If you want to influence the behavior of others, to get people to do what you want them to do – you have three options. Your first option is to establish a type of dictatorial control over the person or people you wish to influence. Fear and pain are typically associated with this type of engagement, as is bad karma for the dictator. The second option is to incentivize them with money or candy. According to Daniel Pink, and parents, this strategy works for a little while but soon backfires in surround sound.
The third option, and arguably the best option, is to gain the trust of the people you wish to influence. To lead, rather than to drag or to drug your people. You can establish trust in a variety of ways.
- You can be the expert at the table, the one with all the answers to their questions.
- You can be the action-man, the one who always shows up and does whatever it takes to overcome a challenge.
- You can be the mediator, the voice of reason who is able to calm the waters and restore peace.
- You can be the guy or gal everyone likes. He’s such a nice guy.
There are probably a few other ways, but you get the drift. So, here’s the trick – each of these personality types works to establish trust by maximizing (1) the number of interactions that (2) are authentic and respectful and (3) work to satisfy mutual wants and needs.
Each interaction – in person, by writing, through conversation by phone, etc. – provides a unique opportunity to strengthen a relationship and build trust. Not all interactions have to be perfectly pleasant to establish trust but they must all be authentic and respectful and work to satisfy mutual wants and needs. Life is messy and that’s OK. It’s simple, the more interactions, the more trust.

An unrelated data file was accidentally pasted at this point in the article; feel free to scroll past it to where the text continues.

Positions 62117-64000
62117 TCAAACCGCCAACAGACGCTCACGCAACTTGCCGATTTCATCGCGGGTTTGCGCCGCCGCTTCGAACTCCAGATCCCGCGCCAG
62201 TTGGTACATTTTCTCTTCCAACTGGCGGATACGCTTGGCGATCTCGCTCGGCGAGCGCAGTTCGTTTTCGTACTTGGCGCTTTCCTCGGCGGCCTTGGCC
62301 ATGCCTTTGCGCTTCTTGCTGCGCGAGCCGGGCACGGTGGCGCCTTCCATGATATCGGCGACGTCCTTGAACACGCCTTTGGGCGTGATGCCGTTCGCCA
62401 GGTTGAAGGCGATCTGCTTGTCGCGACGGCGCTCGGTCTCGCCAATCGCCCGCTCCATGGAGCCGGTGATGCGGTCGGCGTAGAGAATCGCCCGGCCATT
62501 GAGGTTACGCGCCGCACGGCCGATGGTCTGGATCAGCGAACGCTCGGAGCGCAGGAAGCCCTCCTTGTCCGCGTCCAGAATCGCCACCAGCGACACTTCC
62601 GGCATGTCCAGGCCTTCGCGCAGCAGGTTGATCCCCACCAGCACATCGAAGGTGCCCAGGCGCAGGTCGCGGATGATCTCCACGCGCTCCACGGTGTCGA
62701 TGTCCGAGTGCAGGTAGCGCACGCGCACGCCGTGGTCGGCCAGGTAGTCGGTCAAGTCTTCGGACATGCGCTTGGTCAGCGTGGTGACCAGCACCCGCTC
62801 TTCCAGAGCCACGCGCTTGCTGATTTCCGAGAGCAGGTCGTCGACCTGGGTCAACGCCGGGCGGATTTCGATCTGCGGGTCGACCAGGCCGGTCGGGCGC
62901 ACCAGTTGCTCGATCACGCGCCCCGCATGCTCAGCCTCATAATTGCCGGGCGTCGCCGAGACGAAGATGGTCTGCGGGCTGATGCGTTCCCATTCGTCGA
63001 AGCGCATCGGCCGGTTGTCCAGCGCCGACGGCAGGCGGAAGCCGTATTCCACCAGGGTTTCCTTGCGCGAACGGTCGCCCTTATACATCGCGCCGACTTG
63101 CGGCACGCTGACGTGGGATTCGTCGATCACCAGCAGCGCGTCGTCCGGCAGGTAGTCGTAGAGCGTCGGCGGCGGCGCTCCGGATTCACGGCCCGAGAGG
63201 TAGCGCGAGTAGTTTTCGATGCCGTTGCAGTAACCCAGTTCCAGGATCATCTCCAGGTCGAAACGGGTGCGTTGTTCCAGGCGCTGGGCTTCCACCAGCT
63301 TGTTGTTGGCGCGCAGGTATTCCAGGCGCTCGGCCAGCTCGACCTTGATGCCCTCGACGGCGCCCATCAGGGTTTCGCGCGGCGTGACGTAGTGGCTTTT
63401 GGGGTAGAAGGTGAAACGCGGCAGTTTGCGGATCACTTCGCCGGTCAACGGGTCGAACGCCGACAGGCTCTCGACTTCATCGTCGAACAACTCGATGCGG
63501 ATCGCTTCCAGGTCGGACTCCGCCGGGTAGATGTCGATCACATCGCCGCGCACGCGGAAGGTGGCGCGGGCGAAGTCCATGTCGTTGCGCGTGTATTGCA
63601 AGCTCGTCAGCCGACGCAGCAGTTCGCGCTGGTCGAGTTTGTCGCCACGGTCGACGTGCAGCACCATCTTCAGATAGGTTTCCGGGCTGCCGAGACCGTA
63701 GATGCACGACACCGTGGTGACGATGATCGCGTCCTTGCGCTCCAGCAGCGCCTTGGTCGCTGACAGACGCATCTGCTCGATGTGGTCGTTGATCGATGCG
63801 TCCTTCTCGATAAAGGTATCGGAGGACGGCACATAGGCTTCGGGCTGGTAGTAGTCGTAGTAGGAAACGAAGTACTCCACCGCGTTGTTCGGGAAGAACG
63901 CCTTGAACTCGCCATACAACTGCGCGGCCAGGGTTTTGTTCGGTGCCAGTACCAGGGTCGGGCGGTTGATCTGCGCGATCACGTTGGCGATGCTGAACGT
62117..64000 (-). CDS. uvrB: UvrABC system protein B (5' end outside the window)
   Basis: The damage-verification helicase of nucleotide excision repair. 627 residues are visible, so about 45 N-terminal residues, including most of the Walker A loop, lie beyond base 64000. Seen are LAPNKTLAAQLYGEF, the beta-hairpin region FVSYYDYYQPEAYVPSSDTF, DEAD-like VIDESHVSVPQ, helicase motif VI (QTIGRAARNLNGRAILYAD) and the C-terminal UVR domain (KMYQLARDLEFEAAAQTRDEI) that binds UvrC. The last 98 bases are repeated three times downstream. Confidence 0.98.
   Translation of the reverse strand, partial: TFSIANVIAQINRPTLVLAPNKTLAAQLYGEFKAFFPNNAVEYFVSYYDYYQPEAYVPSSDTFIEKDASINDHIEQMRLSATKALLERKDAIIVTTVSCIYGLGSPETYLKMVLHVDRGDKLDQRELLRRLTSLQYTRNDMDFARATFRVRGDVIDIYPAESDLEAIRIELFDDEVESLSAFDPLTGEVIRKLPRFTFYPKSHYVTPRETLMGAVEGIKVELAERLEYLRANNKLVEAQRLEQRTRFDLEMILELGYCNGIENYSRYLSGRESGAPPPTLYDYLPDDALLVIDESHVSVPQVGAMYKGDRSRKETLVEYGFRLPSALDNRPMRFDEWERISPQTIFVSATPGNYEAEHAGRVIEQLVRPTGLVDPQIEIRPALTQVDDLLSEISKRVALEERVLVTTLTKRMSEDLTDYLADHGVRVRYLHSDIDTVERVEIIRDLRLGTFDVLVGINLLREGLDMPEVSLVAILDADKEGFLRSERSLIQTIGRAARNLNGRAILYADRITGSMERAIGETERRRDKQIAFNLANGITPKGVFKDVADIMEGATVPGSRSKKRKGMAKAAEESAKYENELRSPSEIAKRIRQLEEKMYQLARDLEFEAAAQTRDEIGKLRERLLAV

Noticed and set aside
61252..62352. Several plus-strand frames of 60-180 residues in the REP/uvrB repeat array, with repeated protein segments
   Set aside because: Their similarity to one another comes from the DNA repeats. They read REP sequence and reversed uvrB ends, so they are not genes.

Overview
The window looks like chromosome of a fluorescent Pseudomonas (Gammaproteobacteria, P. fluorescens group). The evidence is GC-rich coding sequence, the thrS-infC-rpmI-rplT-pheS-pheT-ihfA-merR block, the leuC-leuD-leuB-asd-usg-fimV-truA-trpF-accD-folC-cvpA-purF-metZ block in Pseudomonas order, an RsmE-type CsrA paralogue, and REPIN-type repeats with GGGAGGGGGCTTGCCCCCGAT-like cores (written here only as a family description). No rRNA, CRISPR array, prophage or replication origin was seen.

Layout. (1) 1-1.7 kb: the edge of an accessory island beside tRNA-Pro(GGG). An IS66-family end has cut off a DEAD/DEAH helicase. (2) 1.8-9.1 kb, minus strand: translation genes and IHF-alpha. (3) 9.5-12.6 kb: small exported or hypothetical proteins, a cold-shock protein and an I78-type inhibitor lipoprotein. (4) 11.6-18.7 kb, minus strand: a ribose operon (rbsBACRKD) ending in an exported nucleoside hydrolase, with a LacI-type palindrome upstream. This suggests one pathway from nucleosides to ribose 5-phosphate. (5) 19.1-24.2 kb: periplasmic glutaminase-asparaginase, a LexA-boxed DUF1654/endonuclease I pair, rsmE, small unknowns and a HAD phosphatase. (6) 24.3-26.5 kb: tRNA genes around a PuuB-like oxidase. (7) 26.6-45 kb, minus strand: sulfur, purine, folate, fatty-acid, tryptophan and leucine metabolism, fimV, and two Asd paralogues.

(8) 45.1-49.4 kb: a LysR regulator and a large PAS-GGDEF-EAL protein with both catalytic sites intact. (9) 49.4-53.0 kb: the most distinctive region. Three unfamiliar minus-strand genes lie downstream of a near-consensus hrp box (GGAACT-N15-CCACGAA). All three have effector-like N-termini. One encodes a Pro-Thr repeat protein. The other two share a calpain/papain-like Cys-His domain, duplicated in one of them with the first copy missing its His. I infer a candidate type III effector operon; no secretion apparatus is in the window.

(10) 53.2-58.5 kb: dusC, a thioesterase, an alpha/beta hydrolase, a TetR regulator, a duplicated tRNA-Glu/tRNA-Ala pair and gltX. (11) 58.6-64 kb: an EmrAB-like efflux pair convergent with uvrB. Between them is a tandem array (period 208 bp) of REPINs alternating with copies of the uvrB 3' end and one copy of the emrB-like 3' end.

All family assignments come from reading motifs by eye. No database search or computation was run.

Leaders who operate from a position of fear, rather than strength, will tend to isolate themselves and more so when confronted with a challenge. In their mind, limiting information, communication, and opportunities to interact with others means fewer opportunities to say the wrong thing, to make the wrong decision, to provide information that can be used to fuel discontent – a discontent that a fear-based leader believes she is ill equipped to resolve successfully.
To make matters worse, a fear-based leader will not be practiced and therefore not skilled in successful interactions. When faced with a challenge, a fear-based leader will have a limited network of people/experts/colleagues/employees to work with to help resolve the challenge. Resolutions, if any, lack insight, applicability, buy-in and sustainability.
In contrast, a strength-based leader will be skilled in the art of successful interactions and communication. He will have developed a deep and wide network of trusted associates to call upon and will understand the value that trust plays not only in leading but also in solving problems and addressing challenges. A strength based leader’s first step when confronted with a challenge will be to interact, to gather information, to communicate with his network – his experts, his mediators, the gals who show up, and his nice guys – as well as the people he is trying to influence. The result is a strong resolution that is adopted quickly through direct buy-in of the group and is sustained over time.
The takeaway – when faced with a challenge, connect more not less. And to prevent challenges, connect more not less.